The Denver Nuggets entered the 2012-13 NBA season with contender status, but haven’t shown much to warrant that title through the early slate of games. After a dismal 0-3 start to the season, the Nuggets bounced back to win four straight and surpass the .500 mark. Despite the recent success, though, the Nuggets still look rather raw, and will need to see significant improvement from several key players in order to have any hope of continuing the recent winning streak.
So which players most need to step it up for George Karl’s Nuggets?
All stats accurate as of November 11, 2012.
What happened to Wilson Chandler?
After a great start to his NBA career with the New York Knicks, Chandler has struggled tremendously during his time with the Denver Nuggets. In three games this season, Chandler has shot under 30 percent from the field while averaging just 6.3 points and 5.3 rebounds per game.
Not only is Chandler shooting poorly, but he has yet to register a single assist, block or steal, and he seems visibly slowed by a recurring hip injury.
In order to get his career back on track, Chandler needs to focus on getting healthy and rediscovering the versatility that made him such a dangerous player early in his career.
Danilo Gallinari’s problem is quite simple. Thus far in the season, he just has not made his shots.
The Italian “sharpshooter” is hitting just 30 percent of his shots, and his three-point percentage rests at an awful 20 percent. Though Gallinari has put up good scoring numbers early on, he is doing so incredibly inefficiently and is killing his team with his inability to knock down open shots.
Gallinari is known for his shooting ability, and though his improvement at attacking the rim is admirable, he must not improve his interior game at the expense of his formerly lethal shooting ability.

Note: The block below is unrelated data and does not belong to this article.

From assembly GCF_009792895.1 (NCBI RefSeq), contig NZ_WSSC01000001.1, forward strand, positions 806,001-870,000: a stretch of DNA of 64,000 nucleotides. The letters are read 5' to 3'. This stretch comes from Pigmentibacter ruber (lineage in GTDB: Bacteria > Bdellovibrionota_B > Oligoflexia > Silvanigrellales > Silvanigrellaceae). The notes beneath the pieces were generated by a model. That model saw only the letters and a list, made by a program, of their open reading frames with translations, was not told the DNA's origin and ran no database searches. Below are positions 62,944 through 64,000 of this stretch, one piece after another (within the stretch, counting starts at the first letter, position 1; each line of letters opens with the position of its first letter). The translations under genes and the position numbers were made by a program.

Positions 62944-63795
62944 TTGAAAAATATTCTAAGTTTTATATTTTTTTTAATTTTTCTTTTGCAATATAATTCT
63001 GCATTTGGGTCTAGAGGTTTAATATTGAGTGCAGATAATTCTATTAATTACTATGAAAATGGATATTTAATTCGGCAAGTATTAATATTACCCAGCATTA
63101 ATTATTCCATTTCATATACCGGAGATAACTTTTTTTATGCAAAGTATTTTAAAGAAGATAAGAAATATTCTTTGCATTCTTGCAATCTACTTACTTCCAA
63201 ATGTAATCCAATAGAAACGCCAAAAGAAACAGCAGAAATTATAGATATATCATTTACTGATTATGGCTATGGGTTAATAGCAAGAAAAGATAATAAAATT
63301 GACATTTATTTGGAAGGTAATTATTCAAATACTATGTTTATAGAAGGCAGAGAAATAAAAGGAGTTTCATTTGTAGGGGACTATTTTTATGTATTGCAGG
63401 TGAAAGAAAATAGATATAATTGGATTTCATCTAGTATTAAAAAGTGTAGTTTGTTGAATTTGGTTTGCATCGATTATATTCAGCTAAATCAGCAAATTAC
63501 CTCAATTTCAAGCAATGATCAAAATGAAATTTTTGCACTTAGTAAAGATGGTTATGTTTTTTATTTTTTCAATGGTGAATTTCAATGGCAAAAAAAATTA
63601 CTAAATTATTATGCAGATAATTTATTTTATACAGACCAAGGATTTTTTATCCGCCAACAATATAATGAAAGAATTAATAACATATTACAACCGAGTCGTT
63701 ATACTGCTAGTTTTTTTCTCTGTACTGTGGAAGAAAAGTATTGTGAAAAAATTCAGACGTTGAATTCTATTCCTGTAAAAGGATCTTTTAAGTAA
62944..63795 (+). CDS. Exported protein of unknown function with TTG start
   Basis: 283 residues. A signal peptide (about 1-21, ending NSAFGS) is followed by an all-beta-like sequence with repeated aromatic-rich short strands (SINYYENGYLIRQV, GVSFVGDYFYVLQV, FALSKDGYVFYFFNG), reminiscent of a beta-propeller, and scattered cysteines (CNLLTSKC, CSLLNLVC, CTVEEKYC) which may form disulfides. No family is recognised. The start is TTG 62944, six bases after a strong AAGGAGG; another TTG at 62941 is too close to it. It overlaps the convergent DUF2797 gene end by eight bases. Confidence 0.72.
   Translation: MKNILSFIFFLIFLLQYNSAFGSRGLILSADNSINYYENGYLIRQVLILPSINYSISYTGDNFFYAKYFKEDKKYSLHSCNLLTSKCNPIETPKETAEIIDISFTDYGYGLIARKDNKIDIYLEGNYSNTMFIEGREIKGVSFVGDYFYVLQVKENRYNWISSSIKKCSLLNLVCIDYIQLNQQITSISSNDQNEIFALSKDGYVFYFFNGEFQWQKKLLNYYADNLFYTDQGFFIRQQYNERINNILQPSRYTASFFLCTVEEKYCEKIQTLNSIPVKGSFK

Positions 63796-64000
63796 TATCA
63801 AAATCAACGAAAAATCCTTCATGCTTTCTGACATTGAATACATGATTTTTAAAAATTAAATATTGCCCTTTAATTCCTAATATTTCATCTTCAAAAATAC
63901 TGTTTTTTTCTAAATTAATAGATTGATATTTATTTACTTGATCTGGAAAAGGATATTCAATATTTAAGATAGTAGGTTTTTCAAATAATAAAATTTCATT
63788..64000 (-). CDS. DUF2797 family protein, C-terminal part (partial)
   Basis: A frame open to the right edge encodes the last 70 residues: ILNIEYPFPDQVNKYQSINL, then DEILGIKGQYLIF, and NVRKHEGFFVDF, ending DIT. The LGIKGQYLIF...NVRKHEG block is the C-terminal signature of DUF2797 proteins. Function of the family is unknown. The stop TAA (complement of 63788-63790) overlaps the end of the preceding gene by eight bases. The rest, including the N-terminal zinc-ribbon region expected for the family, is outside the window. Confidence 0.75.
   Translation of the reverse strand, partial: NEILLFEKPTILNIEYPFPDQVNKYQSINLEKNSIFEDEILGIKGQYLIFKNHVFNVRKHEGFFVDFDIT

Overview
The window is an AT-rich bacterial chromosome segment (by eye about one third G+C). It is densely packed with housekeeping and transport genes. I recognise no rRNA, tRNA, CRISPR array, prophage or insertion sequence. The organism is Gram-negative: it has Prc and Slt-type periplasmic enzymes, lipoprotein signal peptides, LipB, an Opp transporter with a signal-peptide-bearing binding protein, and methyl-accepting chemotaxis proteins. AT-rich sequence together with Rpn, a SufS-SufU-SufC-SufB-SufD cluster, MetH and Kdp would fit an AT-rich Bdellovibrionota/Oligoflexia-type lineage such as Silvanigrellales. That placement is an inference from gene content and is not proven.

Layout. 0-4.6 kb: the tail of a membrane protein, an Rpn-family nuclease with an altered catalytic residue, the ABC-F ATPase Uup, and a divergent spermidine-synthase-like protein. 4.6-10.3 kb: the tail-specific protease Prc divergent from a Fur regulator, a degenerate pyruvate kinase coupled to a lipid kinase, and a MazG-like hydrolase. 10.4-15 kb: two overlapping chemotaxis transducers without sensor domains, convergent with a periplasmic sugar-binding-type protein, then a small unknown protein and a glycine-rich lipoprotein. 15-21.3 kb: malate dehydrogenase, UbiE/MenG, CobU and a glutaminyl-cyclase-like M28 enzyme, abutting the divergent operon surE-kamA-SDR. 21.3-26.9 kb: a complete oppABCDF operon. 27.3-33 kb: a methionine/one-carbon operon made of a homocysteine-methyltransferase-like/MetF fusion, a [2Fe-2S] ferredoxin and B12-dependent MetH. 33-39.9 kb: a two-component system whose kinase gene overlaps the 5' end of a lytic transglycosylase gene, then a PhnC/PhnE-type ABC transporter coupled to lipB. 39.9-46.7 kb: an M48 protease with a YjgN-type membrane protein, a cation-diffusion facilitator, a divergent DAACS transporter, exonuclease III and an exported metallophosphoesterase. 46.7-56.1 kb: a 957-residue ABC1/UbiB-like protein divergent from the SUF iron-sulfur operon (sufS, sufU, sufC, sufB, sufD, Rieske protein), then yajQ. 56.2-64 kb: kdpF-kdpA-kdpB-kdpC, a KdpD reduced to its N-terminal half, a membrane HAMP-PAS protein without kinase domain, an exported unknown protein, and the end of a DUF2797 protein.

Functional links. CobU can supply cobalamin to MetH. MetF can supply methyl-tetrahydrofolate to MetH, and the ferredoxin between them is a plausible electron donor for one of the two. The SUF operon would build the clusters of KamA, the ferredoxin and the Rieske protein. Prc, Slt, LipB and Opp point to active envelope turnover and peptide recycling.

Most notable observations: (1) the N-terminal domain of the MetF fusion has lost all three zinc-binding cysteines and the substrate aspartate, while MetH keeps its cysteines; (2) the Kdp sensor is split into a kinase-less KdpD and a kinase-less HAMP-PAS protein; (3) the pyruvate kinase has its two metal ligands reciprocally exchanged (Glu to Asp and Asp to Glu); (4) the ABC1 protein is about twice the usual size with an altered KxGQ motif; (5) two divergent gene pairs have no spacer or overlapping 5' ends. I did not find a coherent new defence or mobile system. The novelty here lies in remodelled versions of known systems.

Ty Lawson has played better than the other players on this list early in the season, but he is still not quite at the level Nuggets fans would expect of him.
Lawson’s numbers are down from last year’s breakout campaign, as he is averaging just 13.7 points per game on 39 percent shooting. Though he has dished out assists at a solid clip early on, Lawson must score like the player expected to be this team’s go-to option on offense.
Lawson must also remedy his terrible free-throw shooting immediately. The career 77 percent free-throw shooter has inexplicably made just 50 percent of his charity attempts this season, a number that is weak for a center and downright horrendous for a point guard.
Perhaps Lawson forgot to work on his free throws during training camp, but whatever the reason, he must fix his shooting woes in order to allow the Nuggets to thrive.
JaVale McGee has put up solid numbers early on and is connecting on an impressive 81 percent of his free-throw attempts. However, he has struggled to consistently earn over 20 minutes per game due to his continuing tendency to make boneheaded plays.
This propensity for illogical plays was evident during Denver’s match against Golden State, in which McGee elevated to grab a David Lee hook shot out of the air, resulting in a goaltending call. The ball was clearly on the way down and looked like a probable miss, but McGee still chose to attempt a flashy block rather than preparing for the rebound.
It is plays like this that force George Karl to send McGee to the bench in favor of the more consistent Kosta Koufos.
Despite a pretty solid preseason, Anthony Randolph has played just five minutes so far this season, none of them remotely meaningful.
Randolph is simply too talented to waste his time rotting away on the bench, and he must work to address his weaknesses in order to find his way into the Nuggets’ rotation. A talented and versatile big man with the athleticism to truly thrive in Denver’s up-tempo offense, Randolph must apply himself at the defensive end and show the coaching staff that he is willing and able to give consistent effort on both ends of the court.
His window for success in the NBA is closing rapidly, and he must seize his opportunity while it still exists.